With the beautiful autumn in full bloom, and some vacation days to be completely on my own, I discovered that I don't need to travel too far away to discover new things. All I have to do is to take a metro till, let's say Senefelderplatz, cross the street and go up to the stairs of the whitish buildish with a big written sign: Pfefferberg on it.
In just a couple of seconds I was in a little piazza created on the first open air floor, on the precincts of a former brewery, Pfefferberg, one of the many beer Berlin brands at the beginning of the 20th century. In 2000, the entire complex of building went throgh a radical reconstruction work and turned into a complex made out of different houses with different destinations. In addition to the old brewery, there is also a theatre, an Italian restaurant, architecture bureaus, conference spaces...
There is also a boutique hostel, Pfefferberg hostel, with 24/7 reception and bar, stucked between the typical brewery reddish buildings. As the complex is one step away from the main street, I suppose that the guests of the hotel can get a lot of silence in the middle of an usually busy part of the city.
From a house to another, there is a lot to see and to photograph. There are enough many people around, many of them curious tourists - like me.
As usually in Berlin, a bit of green can change everything, especially the serious attitude of the buildings, testimonies of the fast forward industrial revolution from the beginning of the last century.
In one of the houses, I discover an interesting photo exhibition about the former Red Army locations in East Germany, a project of two Italian artists: Stefano Corso and Dario-Jacopo Lagana. Included as part of the events organised this week for Berlin Art Week, it offers some historical insighs about a historical stage that most probably will be soon forgotten.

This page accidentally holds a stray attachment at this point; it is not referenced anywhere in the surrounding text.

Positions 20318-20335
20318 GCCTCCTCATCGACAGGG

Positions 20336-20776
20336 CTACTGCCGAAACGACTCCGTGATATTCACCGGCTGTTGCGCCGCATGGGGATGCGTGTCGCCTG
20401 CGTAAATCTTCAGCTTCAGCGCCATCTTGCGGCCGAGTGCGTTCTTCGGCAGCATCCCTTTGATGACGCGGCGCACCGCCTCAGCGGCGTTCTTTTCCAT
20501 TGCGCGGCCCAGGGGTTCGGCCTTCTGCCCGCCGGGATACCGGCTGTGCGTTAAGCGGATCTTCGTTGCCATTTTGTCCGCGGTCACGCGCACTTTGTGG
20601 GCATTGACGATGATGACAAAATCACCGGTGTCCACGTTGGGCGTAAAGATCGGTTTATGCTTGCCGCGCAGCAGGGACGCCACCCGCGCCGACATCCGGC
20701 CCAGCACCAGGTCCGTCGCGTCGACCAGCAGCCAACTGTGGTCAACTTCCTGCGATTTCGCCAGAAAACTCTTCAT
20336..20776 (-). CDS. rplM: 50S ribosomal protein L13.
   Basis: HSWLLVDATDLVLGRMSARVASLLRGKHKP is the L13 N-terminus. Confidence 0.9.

But one of the reasons why I am right now around is that I wanted to visit the one and only Berlin's Museum for Architecture Drawings. Opened in 2013, the builing is bordering the Christinenstrasse side of the complex. When I saw it the first time, I was dramatically surprised, for the clear contrast of volumes and style with the rest of the area. It is made of several blocks of cast raw concrete, in a permanent game of regression and progression, with a glass penthouse on the top reflecting the sky. The relief of the facade gives a certain old air to the ensemble.
Upon entering the lobby, you feel you are in an old English club, with the wooden panels walls and the many interesting architecture books. The foyer is supposed to function as a library, with two of the four floors used as exhibitional spaces. The rest has the function of offices and archives, the property of Tchoban Foundation who is curating the museum.
This week, there is still running an exhibition of drawings of American architects, among which Lloys Morgan's Waldorf Astoria, the imaginary worlds of Achilles Rizzoli and some plans by Frank Lloyd Wright. The game between natural and artificial lights creates a special ambiance in the building that can inspire creativity and a much longer stay.
As I am about to leave, I spotted the Swedish group of girls on the opposite corner of the building, that keep doing their own drawings of the construction. Envying them for their talent - and patience too for spending such a beautiful autumn afternoon working their assignments - I promise to return for a new exhibition. After all, it is never too late to return to my own architecture childhood dreams. Berlinl is the city of all possibilities, isn't it?